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Published June 21, 2024

Sonic Youth don’t reinvent the wheel, but impress nonetheless

The legendary art-rocker’s newest, “The Eternal,” is another fine entry into their sterling catalogue
COURTESY OF MATADOR RECORDS
Image by Ashley Goetz
COURTESY OF MATADOR RECORDS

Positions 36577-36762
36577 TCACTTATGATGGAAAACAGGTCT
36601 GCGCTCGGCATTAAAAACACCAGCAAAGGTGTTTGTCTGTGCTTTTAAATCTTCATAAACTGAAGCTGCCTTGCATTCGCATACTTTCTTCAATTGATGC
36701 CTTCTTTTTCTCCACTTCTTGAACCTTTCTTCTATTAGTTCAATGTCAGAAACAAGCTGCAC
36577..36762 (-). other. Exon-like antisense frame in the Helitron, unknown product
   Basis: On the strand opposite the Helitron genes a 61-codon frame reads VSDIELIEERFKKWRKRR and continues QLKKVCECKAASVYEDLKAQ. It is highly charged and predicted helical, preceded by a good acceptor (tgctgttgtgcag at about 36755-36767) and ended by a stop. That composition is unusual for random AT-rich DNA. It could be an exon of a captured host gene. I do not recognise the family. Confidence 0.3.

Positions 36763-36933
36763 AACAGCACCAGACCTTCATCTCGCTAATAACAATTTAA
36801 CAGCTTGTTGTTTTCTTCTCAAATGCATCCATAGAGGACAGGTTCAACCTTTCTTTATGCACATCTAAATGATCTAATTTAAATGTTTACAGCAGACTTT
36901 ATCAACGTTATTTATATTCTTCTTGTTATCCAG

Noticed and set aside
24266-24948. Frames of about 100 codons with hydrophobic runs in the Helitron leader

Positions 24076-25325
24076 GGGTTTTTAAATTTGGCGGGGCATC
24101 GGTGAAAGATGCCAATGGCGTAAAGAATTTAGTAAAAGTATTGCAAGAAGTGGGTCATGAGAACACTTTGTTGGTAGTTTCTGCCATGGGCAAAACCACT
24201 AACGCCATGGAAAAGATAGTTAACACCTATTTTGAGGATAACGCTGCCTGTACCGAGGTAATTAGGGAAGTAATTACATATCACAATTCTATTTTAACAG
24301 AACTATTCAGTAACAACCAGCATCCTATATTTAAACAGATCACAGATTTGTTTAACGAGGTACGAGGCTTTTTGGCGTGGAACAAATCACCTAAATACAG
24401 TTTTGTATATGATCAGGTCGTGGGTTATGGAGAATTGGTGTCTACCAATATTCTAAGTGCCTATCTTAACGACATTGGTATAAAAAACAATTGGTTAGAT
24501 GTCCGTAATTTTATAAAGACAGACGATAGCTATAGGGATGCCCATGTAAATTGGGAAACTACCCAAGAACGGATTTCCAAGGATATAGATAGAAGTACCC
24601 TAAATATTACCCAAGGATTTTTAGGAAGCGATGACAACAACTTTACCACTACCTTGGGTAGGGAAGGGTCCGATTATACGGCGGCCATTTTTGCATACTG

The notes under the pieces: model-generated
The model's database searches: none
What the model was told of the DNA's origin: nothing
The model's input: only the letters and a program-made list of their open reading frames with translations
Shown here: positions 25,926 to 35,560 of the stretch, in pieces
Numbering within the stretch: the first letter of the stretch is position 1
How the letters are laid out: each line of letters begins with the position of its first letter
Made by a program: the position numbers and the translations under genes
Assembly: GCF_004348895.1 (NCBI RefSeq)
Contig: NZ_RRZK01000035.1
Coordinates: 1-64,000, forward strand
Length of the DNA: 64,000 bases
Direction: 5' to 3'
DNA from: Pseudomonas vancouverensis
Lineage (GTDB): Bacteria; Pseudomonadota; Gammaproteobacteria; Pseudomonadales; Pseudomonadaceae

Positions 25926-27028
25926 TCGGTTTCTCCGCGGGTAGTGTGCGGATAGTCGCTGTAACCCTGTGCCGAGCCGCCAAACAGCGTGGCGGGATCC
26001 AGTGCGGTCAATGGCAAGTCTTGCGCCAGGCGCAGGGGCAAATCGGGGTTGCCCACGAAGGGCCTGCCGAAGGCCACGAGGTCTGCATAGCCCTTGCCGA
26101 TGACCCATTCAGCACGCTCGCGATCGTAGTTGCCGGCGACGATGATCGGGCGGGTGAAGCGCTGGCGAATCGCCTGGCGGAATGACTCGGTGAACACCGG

Sonic Youth ALBUM: âÄúThe EternalâÄù LABEL: Matador Records What can be said of Sonic Youth? The NYC art-rock heroes have been doing it âÄî doing it well and, in the case of frontman Thurston Moore and bassist wife Kim Gordon , doing âÄúitâÄù âÄî for nearly 30 years and remain as relevant as ever. With âÄúThe Eternal,âÄù the band doesnâÄôt reach a creative renaissance or recapture the lighting of âÄúDaydream Nation .âÄù No, with their latest, Sonic Youth continue to tread the enviable path theyâÄôve been forging for three decades, albeit with more traditional rock. If thereâÄôs a storyline behind âÄúThe Eternal,âÄù itâÄôs that itâÄôs Sonic YouthâÄôs first Twitter record. Scholars of rock âÄònâÄô roll and social networking, feast your eyes on that sentence. Yes, Sonic Youth, rock legends who are nearly all 50+, tweeted fansâÄô updates throughout the recording process of âÄúThe Eternal.âÄù If a band with all the credibility in the world can use Twitter without shame, maybe thereâÄôs hope for the rest of us. âÄúThe Eternal,âÄù released on indie Matador Records (Sonic YouthâÄôs first record this century not on major Geffen), starts with the groupâÄôs trademark fuzz-addled, innovatively tuned guitars chugging and rattling away on âÄúSacred Trickster.âÄù Forty-five seconds in, Kim Gordon sensually belts with her impassioned, still youthful voice âÄúI want you/to levitate me/ donâÄôt you love me, yes?âÄù and itâÄôs clear that for a band comprised of parents, theyâÄôre not showing their age. The relative brevity of the discâÄôs energetic opener paves the way for âÄúAnti-orgasm,âÄù a more classically constructed Sonic Youth song in its avant-garde nature. Still, through all the tempo shifts, vocal interplay between Gordon and Moore and even the songâÄôs final three minutes of spacious experimentation, it feels like a pop song. Moore takes the helm for the following three tracks âÄî the poppy âÄúLeaky Lifeboat (For Gregory Corso),âÄù the drawn-out âÄúAntennaâÄù and the squealing guitar orgy of âÄúWhat We Know.âÄù But itâÄôs the next track, âÄúCalming the Snake,âÄù which really solidifies Gordon as the star of âÄúThe Eternal.âÄù If MooreâÄôs voice has calmed over the years, and it has, GordonâÄôs wail is still as effective as ever. On âÄúCalming the SnakeâÄù her vocal prowess proves a formidable fit with the violent guitar work of Moore and fellow guitarist Lee Renaldo. ItâÄôs almost as if the bandâÄôs energy is renewed with Gordon at the mic. All in all, âÄúThe EternalâÄù will not be remembered as anything close to a landmark record by Sonic Youth historians. ItâÄôs a very solid album, wearing its hooks more proudly than previous efforts, but it gives most of it away for free, failing to challenge the listener. With that said, itâÄôs tricky to gauge new work by groups with catalogues so rich and full. Had a troupe of youthful, 20-something Brooklyn hipsters penned an identical record, itâÄôd be hailed as a masterwork. But no, this is Sonic Youth making yet another strong Sonic Youth record, and the worldâÄôs a better place for that. 4 of 5 stars

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